Star Trek introduced the evil Mirror Universe back in 1968’s “Mirror, Mirror.” Now the Mirror Universe is back, thanks to the IDW “Star Trek” comics, and after being introduced to it in “Mirror Broken,” the evil alternate Enterprise crew is stepping into the world of The Next Generation. How does it go? Read on and find out.
Written by David Tipton & Scott Tipton
Illustrated by Marcus To
Colored by Brittany Peer
Lettered by AndWorld Design
Because you demanded it! Following up the smash-hit miniseries MIRROR BROKEN, the Mirror Universe Next Generation crew is looking for new worlds to conquer, and they’re crossing over to the Prime Star Trek Universe to find them! Also in each issue: Just how did the Mirror Universe crew find their way to ours, and what does Emperor Spock have to do with it? Backup stories every issue illustrated by MIRROR BROKEN co-creator J.K. Woodward!
The very idea of a Mirror Universe where morality is switched and all the good characters we know are evil is an amusing one, and really owes its popularity to the original Star Trek. We got to meet the mirror version of the Next Generation crew in “Mirror Broken,” and their adventures to steal the Enterprise made for an amusing mini-series, but there’s nothing quite like seeing characters face off against their evil selves.
However, we don’t get that quite yet. As this is the first issue, it serves as a setup for the encounters to come. Fortunately, it does so in a manner that’s well-paced, builds up the story, and progresses nicely.
From the very first page, we know that this is a comic steeped in the history of both the show and previous IDW “Star Trek” comics. If the Starfleet Mining Facility of Naia VII looks familiar to readers, it’s because it was an important location in the “Star Trek/Doctor Who” crossover comic, tying it into previous comic events. It quickly moves on, introducing plot points and building the story from there as Worf begins to uncover the plot.
Let me just mention that the clue that triggers Worf’s discovery of the evil alternate Enterprise crew is fantastic. It’s long since been codified into pop culture that the surest sign of an evil alternate counterpart is a goatee, and while its status as a “beard of evil” has a long history, it was the original Star Trek series that introduced the idea of evil dopplegangers having goatees with Mirror Spock.
So sure enough, Worf first notices something strange when he sees a crew member of the Enterprise not only far from the ship, but with a brand new goatee.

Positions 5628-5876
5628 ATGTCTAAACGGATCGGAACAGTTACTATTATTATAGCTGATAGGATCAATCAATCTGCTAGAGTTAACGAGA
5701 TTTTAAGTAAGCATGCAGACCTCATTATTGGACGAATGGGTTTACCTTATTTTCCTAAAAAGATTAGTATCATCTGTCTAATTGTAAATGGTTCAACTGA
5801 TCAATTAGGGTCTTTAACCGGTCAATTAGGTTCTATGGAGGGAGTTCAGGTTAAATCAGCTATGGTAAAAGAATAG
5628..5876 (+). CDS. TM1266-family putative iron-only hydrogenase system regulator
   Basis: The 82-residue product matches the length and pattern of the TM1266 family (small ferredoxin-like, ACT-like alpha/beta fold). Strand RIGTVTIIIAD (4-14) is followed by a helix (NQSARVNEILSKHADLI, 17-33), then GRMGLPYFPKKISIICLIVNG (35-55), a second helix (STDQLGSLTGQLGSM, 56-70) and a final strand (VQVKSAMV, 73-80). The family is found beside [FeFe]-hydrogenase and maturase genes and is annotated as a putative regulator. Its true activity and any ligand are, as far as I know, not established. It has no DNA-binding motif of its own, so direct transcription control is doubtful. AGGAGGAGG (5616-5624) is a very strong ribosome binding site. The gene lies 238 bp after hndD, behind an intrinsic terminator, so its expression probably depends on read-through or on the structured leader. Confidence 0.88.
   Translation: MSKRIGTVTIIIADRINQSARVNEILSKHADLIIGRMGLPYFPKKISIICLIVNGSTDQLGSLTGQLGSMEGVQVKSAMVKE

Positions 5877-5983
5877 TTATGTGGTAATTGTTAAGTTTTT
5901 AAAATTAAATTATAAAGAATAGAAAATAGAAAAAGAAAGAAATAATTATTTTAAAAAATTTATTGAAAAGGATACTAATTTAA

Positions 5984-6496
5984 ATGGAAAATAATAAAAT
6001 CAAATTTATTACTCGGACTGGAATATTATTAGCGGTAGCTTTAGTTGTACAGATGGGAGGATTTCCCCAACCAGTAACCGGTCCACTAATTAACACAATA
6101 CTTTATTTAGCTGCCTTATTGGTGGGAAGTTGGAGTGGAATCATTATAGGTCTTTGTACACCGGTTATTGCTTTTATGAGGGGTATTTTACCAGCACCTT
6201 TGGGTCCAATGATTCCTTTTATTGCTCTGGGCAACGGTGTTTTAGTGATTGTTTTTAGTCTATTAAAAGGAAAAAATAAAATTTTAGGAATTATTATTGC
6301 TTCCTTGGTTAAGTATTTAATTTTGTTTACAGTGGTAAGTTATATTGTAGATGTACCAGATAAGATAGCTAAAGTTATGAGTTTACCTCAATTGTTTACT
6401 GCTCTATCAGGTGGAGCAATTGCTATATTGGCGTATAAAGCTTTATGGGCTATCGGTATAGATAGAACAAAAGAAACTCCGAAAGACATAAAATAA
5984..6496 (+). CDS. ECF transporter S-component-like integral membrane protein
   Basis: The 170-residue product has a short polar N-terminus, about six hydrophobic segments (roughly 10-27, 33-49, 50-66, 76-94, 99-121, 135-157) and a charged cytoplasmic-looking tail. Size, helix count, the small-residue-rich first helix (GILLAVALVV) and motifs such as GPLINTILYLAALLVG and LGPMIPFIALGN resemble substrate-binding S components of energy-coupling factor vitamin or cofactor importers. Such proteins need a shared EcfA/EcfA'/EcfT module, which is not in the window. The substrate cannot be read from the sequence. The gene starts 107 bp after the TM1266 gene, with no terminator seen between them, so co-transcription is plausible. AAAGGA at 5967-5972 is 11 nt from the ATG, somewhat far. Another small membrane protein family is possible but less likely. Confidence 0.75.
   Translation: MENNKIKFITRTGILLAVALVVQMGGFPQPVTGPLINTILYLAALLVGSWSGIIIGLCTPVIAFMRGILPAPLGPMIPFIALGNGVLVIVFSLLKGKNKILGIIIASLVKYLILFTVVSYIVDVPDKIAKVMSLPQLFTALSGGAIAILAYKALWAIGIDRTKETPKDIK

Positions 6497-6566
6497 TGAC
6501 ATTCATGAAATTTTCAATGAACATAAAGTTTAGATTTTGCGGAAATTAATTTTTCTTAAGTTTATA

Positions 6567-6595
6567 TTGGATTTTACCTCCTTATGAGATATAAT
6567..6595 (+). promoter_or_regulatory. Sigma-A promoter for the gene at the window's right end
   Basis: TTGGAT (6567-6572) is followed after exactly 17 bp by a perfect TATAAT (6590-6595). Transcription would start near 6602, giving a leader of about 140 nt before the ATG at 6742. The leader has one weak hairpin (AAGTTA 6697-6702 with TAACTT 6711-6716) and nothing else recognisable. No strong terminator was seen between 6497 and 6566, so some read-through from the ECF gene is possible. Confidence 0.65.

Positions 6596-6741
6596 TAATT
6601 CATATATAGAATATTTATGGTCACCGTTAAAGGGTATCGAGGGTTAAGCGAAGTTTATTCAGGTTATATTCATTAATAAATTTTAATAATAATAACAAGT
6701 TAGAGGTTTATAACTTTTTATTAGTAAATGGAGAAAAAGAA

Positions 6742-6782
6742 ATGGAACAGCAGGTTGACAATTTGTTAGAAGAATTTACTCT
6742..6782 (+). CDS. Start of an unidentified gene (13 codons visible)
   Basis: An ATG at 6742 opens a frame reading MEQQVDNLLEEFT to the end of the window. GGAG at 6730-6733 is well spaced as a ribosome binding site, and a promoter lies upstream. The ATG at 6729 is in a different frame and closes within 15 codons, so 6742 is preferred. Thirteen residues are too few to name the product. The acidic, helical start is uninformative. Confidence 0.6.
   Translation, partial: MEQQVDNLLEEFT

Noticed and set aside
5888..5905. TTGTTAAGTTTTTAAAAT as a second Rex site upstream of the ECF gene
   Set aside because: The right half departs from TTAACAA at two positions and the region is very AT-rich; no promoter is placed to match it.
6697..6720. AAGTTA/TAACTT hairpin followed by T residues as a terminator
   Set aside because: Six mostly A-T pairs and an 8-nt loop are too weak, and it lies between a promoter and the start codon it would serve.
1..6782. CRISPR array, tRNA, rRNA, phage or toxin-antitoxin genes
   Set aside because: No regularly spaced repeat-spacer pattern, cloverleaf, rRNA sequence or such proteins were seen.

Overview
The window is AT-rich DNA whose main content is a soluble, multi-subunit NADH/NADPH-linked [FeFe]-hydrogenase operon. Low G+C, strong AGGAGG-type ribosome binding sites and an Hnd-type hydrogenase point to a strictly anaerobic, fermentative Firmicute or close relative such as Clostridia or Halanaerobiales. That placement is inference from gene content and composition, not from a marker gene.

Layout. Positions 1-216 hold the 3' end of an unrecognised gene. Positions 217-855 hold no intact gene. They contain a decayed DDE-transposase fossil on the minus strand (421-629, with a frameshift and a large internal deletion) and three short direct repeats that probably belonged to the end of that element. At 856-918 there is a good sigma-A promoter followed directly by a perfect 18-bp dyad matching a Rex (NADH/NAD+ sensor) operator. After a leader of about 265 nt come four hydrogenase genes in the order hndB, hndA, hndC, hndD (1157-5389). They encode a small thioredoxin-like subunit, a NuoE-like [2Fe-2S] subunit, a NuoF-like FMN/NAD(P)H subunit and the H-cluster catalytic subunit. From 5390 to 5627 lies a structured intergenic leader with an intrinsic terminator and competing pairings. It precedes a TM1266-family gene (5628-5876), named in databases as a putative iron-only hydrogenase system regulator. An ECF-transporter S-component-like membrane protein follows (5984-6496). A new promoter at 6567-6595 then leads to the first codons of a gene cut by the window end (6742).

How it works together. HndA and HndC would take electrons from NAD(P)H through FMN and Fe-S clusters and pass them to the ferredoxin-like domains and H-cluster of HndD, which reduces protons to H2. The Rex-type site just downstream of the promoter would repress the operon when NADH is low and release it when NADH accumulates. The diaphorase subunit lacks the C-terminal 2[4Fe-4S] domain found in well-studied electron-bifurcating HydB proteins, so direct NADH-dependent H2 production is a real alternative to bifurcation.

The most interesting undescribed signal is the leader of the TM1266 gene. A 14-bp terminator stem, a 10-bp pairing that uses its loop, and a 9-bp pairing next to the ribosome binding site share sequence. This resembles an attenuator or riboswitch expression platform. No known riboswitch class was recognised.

From there, the plot briskly moves ahead, as characters get into action. The pace isn’t so fast as to feel rushed, but it doesn’t waste time either; each decision advances the story, moving ahead without missing a beat. David and Scott Tipton do a fine job building the story and introducing each moment and revelation, making every advancement a natural-feeling step forward.
Marcus To’s illustrations can be a little inconsistent, but are overall high quality. While occasionally the character details can feel a little jagged, that is the exception to the rule, and we often get some fine images of each character in good detail.
The artwork also does a fine job with the various alien species that inhabit the “Star Trek” world. Crowd shots will often include characters with green or pink skin, or the occasional pointed Vulcan ears, but Marcus’s work on Worf is particularly noteworthy, given the details put into each ridge on his head, the sharpness of his eyebrows, and the body language he shows throughout the comic. Of course, the human characters get distinctive designs too; I’m particularly fond of Lieutenant Amato and her oversized glasses.
The color work from Brittany Peer also serves the comic well. The wonderful use of shades of blue in the establishing panels is pleasing to the eye, and the shading she gives the sets and characters gives the comic an almost watercolor-like look to it.
However, it’s when the action starts that the artwork in “Through The Mirror” really shines. The shading from the dark room gets illuminated by the red phaser beams, casting shadows and glows in an effectively dramatic manner. The motions are fluid from panel to panel, making the scene dynamic and easy to follow.Continued below
After the main issue, we get a backup set in the Mirror Universe, illustrated by J.K. Woodward. It is practically parallel to the main story, but while “Through the Mirror” focuses on Worf (and eventually the rest of the Enterprise crew) uncovering the Mirror Universe’s incursions into their own, this one begins to show how the Mirror Universe Enterprise discovered the existence of the Prime Universe.
As with the main issue, this is mostly an introduction, but we get some good character work and world-building. We see Mirror Picard’s crew in action as they casually interrogate a captive, and learn valuable information about the former Emperor Spock. The conversations alone help bring us more into this dark universe, especially when we get Picard’s famous “make it so” line used to approve cold-blooded torture.
J.K. Woodward’s artwork in the backup issue matches that of his “Mirror Broken” run and is fantastic. The detailing, shading, and portrait-like style about each scene. It’s all fittingly dark, but that’s not only effective for a Mirror Universe, but it creates a nice thematic contrast with the lighter and more calming Prime Universe.
Overall, if you like the idea of the Mirror Universe and want to see more of it in regards to the setting of Star Trek: The Next Generation, you’ll enjoy “Through the Mirror.” Any comic featuring an evil Captain Picard is one that any Star Trek fan will like.
Final Verdict: 7.9 – A good start to the story arc. Well-paced, nice illustrations and color work, and provides a good setup for the story to come.